Guest Column | May 19, 2023

Let's Explore Packaging For Aseptic Manufacturing

By Sergio Cuevas, Packaging Materials Engineer, Boehringer Ingelheim


For all pharmaceutical products that cannot be subjected to terminal sterilization, an aseptic manufacturing process is mandatory to minimize the risk of microbial, particulate, or endotoxin/pyrogen contamination. The high level of complexity of the aseptic manufacturing process presents an extraordinary challenge for any pharmaceutical company.

Preventing drug product contamination requires an aseptic manufacturing process that involves everything from plant design, equipment, and processes to raw materials and packaging materials (including personnel, process monitoring systems, etc.).

European Medicines Agency (EMA) guidelines on the sterilization of the medicinal product, active substance, excipient, and primary container define aseptic manufacturing process as: “A process performed maintaining the sterility of a product that is assembled from components, each of which has been sterilized by steam, dry heat, ionizing radiation, gas, or sterile filtration. This is achieved by using conditions and facilities designed to prevent microbiological contaminants.”

Therefore, primary packaging materials, including containers and closure systems, have a fundamental role in preventing contamination, but to fulfill this function, packaging materials need to be sterilized to introduce them into the process. Sterilization is the gateway through which packaging materials access the aseptic manufacturing process. Therefore, sterilization is a key factor in the process of designing and managing primary packaging materials. Packaging design, materials, and setup are all key factors for maintaining sterilization and, thus, assurance of product sterility.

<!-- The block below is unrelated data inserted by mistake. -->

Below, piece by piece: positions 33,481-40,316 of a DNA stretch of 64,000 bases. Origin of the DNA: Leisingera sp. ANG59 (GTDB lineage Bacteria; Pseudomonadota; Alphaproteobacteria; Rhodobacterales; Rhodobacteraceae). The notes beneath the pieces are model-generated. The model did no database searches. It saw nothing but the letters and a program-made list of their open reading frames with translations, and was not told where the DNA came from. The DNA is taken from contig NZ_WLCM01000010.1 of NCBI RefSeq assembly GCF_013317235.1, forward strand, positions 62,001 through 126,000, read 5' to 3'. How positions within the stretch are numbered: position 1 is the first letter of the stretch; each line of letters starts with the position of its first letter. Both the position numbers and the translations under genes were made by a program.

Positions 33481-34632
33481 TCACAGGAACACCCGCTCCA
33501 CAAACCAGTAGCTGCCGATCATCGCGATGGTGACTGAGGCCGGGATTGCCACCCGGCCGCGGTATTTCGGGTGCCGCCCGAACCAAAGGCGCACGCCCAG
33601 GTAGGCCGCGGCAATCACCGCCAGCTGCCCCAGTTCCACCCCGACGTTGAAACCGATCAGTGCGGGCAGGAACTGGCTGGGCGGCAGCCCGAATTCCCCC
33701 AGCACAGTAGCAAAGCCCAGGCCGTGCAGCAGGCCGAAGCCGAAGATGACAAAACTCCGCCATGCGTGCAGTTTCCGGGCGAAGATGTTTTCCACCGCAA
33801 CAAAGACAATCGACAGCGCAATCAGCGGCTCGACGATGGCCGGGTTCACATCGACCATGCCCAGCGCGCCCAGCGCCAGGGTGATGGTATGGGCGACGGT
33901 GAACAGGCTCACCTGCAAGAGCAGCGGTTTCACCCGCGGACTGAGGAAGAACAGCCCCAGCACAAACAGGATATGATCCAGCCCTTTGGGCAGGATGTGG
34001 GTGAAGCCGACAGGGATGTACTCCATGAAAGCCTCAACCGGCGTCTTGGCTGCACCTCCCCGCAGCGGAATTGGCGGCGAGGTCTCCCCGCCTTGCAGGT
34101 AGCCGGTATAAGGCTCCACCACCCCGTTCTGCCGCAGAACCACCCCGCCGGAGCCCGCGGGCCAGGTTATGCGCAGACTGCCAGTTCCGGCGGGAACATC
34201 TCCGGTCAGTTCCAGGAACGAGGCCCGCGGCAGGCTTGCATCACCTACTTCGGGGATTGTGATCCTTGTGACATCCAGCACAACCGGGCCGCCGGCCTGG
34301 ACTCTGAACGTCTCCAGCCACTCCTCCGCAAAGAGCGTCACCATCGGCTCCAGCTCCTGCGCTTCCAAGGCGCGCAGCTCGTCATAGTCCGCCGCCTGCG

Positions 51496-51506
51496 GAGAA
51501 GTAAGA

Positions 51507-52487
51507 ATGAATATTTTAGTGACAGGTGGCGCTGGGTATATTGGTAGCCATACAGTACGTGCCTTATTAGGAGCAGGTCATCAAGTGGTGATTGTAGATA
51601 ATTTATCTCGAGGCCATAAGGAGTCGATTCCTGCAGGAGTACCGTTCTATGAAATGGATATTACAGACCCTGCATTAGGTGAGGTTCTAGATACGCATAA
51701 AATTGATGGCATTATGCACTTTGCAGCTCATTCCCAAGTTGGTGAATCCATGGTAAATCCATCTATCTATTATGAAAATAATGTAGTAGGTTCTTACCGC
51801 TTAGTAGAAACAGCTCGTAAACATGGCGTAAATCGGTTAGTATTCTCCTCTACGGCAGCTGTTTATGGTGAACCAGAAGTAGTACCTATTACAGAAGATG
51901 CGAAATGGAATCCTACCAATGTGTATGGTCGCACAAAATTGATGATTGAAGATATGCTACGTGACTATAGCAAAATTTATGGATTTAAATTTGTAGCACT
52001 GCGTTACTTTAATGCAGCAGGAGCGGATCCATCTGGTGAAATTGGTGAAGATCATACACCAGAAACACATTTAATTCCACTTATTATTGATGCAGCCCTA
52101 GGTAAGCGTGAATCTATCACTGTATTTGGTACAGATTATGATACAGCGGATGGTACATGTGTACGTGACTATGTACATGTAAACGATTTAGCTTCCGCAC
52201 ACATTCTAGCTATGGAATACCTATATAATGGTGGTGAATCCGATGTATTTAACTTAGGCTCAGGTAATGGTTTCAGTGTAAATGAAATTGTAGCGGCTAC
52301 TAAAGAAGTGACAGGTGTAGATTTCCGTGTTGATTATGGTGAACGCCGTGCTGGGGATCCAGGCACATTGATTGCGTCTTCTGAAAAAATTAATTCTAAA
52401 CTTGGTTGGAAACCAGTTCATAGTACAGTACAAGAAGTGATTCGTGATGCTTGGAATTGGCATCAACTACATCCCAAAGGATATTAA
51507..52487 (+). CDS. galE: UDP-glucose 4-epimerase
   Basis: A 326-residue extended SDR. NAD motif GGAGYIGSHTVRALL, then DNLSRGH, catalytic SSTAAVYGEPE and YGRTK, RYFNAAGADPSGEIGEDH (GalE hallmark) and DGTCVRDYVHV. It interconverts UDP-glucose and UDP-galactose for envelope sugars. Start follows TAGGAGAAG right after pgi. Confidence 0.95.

This article describes the role of packaging materials in aseptic manufacturing and the life cycle of these packaging materials from design to production, sterilization, supply chain, quality control, warehousing, staffing in the production line, etc.

The life cycle of pharmaceutical packaging for the aseptic process can be divided into the following stages: unsterile materials, sterile materials, and finished product.

The Unsterile Material Stage

In the unsterile material stage, the packaging materials are manufactured by suppliers. Container and closure system materials must be produced under controlled conditions in a cleanroom to prevent contamination. Once the packaging materials have been manufactured, and quality controls have been performed successfully, the packaging materials are packaged and prepared for the sterilization process. It is important to note that the sterilization process is carried out in sealed containers to prevent contamination and with the proper setup design (shipper box, outer bag, sealed containers, etc.) for pharmaceutical company production lines.

All shipping components involved in the sterilization process (shipper boxes, outer bags, sealed containers, etc.), their structural design (size, opening systems, shipper box layout in the pallet, etc.), and raw materials (plastic, glass, paper, corrugated carton, etc.) must be validated to ensure that they maintain sterilization levels of the primary packaging materials they contain during transport and storage until they reach pharmaceutical filling lines.

A point to highlight in this first stage is the management of materials that is carried out by the supply chain, including warehouse operations. In addition to the containers and closure systems for the filling operations, procurement of sterilized sealed containers, outer bags, shipper boxes, etc., is needed. When scheduling tasks, it is necessary to consider the resources and capacities of sterilization service providers. The shelf life of the materials once sterilized is another important point and constraint in the aseptic manufacturing process. On the other hand, the identification of packaging materials physically (labeling) and in enterprise resource planning (ERP) is very important to avoid material mix-ups among unsterile and sterile materials.